This summer, “I saw 450 teams play, and of those 6000 players, 50 are phenomenal, and I didn't see a bad player. I'm being honest, I didn't see a bad player. But I saw like 5950 guys, that all looked alike... I saw 6000 guys; I didn't see anybody who could hit a curveball. It's like, how are we not hitting a curveball?”
Bill Masullo Interview 2021-08-09
Joey Myers 00:06
Hello, and welcome to the swing smarter monthly newsletter. This is your host Joey Myers from hittingperformancelab.com and I have the honor to have a guest on, who I've been on his stuff quite a bit, Mr. Coach Bill Masullo.
Joey Myers 00:20
Welcome to the show first, Bill.
Bill Masullo 00:22
Oh, thank you, Joey. Thank you for having me here. I love it.
Joey Myers 00:27
One of the big reasons why I want Coach Bill on is Bill runs an academy, a decent size Academy, it's been around for a while, I'm going to have him go into that just give you the little details, in case you're in his general area over there in the Pennsylvania's.
Joey Myers 00:42
I wanted to have Bill on because I wanted to go in, and I know I have some Academy owners that follow me. I know there's some out there may be just starting or wanting to start their own hitting Academy or baseball softball Academy.
Joey Myers 00:54
I think Bill's knowledge of this, and his school of hard knocks knowledge will be invaluable in this. So first, I want to start off, Bill, I want you to just give me your sales pitch on you guys' Academy, what you guys do, where you guys are located, and kind of go from there.
Give me your sales pitch on you guys' Academy, what you guys do, where you’re located, etc.
Bill Masullo 01:11
Sure, I run a facility. It's known as Good Sports and we are located in Central Pennsylvania. If you can picture Pennsylvania as a somewhat of a square looking type of state, little rectangular and you stick your finger right in the middle of that, that's where you would find us and we're just a little bit north of Penn State University. Most people have heard of that.
Bill Masullo 01:38
I began in a very roundabout way. I'm a little bit of an outsider when it comes to this whole baseball thing. I coached hockey for 25 years-26 years in all honesty. I was too small of a guy to play baseball, so nobody wants a light hitting second baseman.
Bill Masullo 02:05
What I noticed along the way was, I'm very much a contrarian by nature, so I noticed a lot of information that I didn't think was good information or correct information and then when it was acted upon by the player, the player sort of got a little bit of grief.
Bill Masullo 02:27
I just always sort of thought, hey, I can do that a little bit better with a little bit of a different outcome. We've been successful in that regards. Everything we do is either small group, or one on one. I don't promote travel teams or such. We just train, that is what we do. It's a little bit different in that regard.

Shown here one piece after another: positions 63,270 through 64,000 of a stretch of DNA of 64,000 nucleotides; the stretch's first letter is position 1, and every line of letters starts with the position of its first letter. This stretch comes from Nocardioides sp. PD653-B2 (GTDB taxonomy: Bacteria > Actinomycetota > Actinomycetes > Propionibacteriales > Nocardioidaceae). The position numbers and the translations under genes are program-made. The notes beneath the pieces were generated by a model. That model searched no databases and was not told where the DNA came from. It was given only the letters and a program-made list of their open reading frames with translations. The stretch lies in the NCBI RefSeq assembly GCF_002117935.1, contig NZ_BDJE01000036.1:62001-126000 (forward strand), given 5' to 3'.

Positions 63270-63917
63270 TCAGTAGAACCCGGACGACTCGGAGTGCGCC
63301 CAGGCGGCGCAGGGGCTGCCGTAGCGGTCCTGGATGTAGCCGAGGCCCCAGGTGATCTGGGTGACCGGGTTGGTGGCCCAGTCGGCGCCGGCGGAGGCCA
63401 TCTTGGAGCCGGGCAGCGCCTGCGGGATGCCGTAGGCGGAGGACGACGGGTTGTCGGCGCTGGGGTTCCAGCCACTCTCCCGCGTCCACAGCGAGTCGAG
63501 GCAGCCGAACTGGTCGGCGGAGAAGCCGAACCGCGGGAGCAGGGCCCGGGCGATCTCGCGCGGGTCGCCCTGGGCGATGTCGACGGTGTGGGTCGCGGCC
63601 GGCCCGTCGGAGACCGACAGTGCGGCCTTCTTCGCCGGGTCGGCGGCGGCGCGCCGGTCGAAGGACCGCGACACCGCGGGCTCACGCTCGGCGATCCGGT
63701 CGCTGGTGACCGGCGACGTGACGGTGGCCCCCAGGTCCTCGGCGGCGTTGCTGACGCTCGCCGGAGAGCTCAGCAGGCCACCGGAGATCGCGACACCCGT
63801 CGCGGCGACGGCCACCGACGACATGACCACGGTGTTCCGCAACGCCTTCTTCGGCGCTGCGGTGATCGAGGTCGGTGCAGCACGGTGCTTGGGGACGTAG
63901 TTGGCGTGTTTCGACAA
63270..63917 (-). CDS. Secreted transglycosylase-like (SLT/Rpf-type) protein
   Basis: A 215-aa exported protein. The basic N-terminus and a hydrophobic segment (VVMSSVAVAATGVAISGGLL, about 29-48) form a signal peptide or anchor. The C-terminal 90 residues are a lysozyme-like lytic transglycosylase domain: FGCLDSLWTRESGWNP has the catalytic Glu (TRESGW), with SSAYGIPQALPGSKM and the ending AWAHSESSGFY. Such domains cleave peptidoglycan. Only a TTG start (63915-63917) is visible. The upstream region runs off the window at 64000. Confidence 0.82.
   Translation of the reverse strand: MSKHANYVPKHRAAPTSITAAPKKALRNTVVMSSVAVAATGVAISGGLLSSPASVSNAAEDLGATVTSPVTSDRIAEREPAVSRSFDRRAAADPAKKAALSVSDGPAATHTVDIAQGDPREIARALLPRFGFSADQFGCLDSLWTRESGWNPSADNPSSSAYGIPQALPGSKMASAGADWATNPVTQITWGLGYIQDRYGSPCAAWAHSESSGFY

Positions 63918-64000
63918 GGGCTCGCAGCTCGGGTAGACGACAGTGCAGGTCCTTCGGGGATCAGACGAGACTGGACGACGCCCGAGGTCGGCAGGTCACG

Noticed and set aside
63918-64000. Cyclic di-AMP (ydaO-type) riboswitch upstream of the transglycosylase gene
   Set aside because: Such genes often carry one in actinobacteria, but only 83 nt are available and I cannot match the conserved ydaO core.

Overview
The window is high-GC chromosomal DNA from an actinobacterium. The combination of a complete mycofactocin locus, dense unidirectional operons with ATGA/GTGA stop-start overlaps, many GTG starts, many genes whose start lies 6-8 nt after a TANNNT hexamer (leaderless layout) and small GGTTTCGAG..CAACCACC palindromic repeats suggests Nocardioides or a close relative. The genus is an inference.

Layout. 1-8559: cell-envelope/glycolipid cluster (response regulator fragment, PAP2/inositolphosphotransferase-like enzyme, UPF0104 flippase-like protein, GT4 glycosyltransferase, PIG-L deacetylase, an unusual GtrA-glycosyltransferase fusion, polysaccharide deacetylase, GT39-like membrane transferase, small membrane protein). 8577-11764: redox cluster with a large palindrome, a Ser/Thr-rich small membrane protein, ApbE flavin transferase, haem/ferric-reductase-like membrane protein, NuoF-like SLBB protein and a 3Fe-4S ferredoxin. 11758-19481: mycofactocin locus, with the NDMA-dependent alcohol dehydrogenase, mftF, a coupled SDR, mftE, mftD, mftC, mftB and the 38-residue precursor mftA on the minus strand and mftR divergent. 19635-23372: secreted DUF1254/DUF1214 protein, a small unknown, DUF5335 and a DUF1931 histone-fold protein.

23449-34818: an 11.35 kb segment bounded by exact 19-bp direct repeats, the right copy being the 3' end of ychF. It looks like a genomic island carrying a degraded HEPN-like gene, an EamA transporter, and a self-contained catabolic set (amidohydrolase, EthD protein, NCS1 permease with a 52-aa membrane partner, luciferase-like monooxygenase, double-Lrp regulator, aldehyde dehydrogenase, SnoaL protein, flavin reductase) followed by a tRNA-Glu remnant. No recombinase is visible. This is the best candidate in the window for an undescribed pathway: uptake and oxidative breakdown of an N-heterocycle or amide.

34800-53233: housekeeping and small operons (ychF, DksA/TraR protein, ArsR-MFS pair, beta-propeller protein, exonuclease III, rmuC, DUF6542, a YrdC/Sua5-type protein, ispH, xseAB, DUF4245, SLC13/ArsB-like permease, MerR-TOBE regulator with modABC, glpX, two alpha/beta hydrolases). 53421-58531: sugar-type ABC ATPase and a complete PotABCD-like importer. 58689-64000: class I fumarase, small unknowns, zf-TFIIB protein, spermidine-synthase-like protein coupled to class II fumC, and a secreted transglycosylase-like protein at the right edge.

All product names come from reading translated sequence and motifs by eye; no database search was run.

Joey Myers 02:53
I love that. How long has it been since you started following me or any of the other ones that we'll talk about in this call?
How long has it been since you started following me Bill?
Bill Masullo 03:01
Joey, I'm trying to even figure out how I got there. Well, I'm going to say it's been at least 10 years. I'm going right back to the very first book that you put out. I think what attracted me to you and I get attracted to these types.
Bill Masullo 03:28
Guys that are out there saying, speaking, what no one else was talking about. You've always heard me say, with you, it was always well, let me prove it. Let me go grab some baseballs and let's set something up formally, and let's look at it. Let's see if that's true or not.
Bill Masullo 03:50
I thought, wow, if a guy is going to get that deep into it, that's the guy that I want to understand, and you went to movement. I just thought, you know what, that's a piece of the puzzle that everyone wants to neglect and not knowingly, but it's just sort of like, Oh, so and that's it. I know that's how I got to you. I don't know when that was.
Joey Myers 04:16
I think that's interesting and that was when I first did it. I didn't want to come from a background where I wanted to push my Fresno State background. If you go on my about page I do mention that but I don't say listen to me because I went to Fresno State, because I know there's going to be somebody else saying, well, I played for the Blue Jays for 10 years.
Joey Myers 04:38
I trump your four years playing division one college baseball and then for that person, well, I made three All Star game appearances. It's this shouting match that whoever can shout the loudest whoever got to the top, in that sense, we should be all listening to Bonds and Aaron.
Joey Myers 04:59